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As consumers manage more of their lives via smartphones and iPads, financial service companies are trying to ensure they don't get lost in the electronic shuffle. "The industry right now is app crazy," says James McGovern, vice-president for consulting services at Corporate Insight, a firm that monitors the ways financial companies communicate with customers. "We're just going where the customers are," says Christopher Larkin, E*Trade Financial's (ETFC) senior vice-president for active trading. Bank of America's (BAC) online brokerage, Merrill Edge, is even exploring the idea of face-to-face teleconferencing between clients and advisers through the mobile apps it unveiled on Mar. 9, says Alok Prasad, the division's head.
Forrester Research estimates that more than 10 million Americans use mobile banking technology and that the number could rise to 50 million by 2015. Members of Generation X and Y make up about 75 percent of Forrester's current estimate of 10 million. While many of those consumers are comfortable using mobile apps to check their balances, companies need to work themselves more deeply into a mobile customer's financial life or the work that goes into developing all of these mobile apps may wind up being "another cost center," says Gartner (IT) analyst Stessa Cohen.
The "real potential" for mobile personal finance apps may come from linking investments and savings with spending in real time, says Ron Shevlin, senior analyst at the research firm Aite Group. Apps could track consumers' spending and investments while offering "personal finance management" by maintaining budgets and helping consumers "make smart decisions about how to finance a purchase," he says.
To do that, financial outfits have to get in on the front end of spending decisions. Such companies as Bank of America and Wells Fargo (WFC) have been testing mobile payment systems using smartphones in a small number of cities across the country. Last December, Wells Fargo started a pilot study with 200 employees in San Francisco. After a similar employee study last year, Bank of America on Mar. 28 will launch a mobile payment test with customers in New York, Atlanta, and San Francisco. Just as they would swipe a credit card, shoppers hold phones up to special readers to complete purchases. In addition to offering a convenient way to pay through credit or debit accounts, mobile phones could deliver instant coupons and other promotions to shoppers, says Arah Erickson, head of Wells Fargo's retail mobile banking division.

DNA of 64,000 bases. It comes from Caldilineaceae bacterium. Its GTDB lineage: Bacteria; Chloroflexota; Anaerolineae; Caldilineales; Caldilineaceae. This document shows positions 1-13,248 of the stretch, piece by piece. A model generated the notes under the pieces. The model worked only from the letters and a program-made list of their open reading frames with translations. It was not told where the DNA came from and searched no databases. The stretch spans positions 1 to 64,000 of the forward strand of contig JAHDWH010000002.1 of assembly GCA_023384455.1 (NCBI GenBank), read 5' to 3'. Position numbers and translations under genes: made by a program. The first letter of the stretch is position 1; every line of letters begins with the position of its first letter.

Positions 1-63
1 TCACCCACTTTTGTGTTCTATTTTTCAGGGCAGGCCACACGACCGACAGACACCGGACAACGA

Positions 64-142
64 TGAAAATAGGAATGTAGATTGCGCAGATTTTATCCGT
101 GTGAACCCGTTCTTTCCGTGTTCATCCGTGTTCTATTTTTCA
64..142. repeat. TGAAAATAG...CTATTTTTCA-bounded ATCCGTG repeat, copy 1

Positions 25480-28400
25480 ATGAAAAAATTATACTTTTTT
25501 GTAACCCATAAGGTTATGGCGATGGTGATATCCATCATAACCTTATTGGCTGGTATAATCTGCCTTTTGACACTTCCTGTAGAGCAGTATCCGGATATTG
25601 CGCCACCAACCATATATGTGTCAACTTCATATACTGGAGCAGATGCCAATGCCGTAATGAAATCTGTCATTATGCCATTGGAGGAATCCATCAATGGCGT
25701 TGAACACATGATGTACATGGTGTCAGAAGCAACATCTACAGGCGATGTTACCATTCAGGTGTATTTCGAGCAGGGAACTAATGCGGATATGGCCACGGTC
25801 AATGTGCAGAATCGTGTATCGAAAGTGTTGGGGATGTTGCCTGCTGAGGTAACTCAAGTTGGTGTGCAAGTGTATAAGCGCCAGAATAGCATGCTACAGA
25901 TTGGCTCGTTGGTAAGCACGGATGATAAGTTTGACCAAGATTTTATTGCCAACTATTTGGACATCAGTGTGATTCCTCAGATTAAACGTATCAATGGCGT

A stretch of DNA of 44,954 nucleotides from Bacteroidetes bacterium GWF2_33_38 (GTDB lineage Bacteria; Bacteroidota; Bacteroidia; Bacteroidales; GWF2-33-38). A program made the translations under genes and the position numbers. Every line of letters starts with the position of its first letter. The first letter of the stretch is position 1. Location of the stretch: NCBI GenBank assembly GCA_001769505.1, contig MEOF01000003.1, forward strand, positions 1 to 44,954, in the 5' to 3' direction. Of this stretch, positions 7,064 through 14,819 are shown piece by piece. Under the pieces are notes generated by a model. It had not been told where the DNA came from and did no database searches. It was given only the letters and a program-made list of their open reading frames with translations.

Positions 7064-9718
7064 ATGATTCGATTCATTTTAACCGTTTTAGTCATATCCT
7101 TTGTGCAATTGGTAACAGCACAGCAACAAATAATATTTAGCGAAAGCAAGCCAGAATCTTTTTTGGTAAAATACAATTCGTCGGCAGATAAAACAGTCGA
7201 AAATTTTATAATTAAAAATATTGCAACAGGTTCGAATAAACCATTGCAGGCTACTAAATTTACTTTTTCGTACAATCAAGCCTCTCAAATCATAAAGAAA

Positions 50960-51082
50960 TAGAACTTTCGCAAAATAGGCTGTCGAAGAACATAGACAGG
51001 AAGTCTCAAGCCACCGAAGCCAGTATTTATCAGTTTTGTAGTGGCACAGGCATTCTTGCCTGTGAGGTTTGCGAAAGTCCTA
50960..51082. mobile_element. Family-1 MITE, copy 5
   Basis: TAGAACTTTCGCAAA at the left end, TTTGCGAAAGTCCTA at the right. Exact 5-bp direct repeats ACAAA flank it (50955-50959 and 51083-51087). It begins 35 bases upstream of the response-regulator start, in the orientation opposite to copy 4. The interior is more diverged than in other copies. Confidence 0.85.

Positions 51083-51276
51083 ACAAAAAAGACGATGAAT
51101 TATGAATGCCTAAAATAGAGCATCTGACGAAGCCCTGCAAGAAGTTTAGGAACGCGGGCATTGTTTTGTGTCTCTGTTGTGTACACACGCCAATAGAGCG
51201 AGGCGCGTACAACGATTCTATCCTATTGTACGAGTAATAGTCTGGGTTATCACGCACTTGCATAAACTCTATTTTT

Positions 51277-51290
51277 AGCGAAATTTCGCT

If closer connections with financial providers make it easier for consumers to see where their money goes, that could be a big positive, says Santa Clara University professor Meir Statman, an expert on behavioral finance and author of the book, What Investors Really Want. Such knowledge "really bolsters their self control" when out shopping, he says. Another outcome could be less positive, though. "People are more likely to trade more if it's made easier," he says. "What we know from studies is the more you trade, the more you are likely to lag behind people who buy and hold investments."
Thus far, 11 percent of investors use their brokerages' mobile offerings and about a quarter of those users trade through mobile platforms, says Forrester. E*Trade says about 3 percent to 4 percent of its trades are placed through mobile devices, and it will soon add trading of futures and mutual funds to its current lineup of stocks and options. TD Ameritrade (AMTD) has seen increased trading activity due to its mobile app, particularly in options trading, says Nicole Sherrod, managing director of TD Ameritrade's trader group. Nevertheless, she adds, the main goal isn't to boost trading immediately but to attract customers and position the firm for future growth. TD Ameritrade will launch its second iPad app in late April, she says, with this one aimed at long-term investors rather than traders.
Forrester analyst Bill Doyle doubts mobile offerings will stimulate much extra trading overall, but he does expect customers to shift holdings to companies with better mobile offerings. "Mobile devices are changing consumer's perceptions of how convenient financial transactions should be," says Wells Fargo's Erickson. "Today, convenience means the PC is across the room, and I don't feel like booting it up."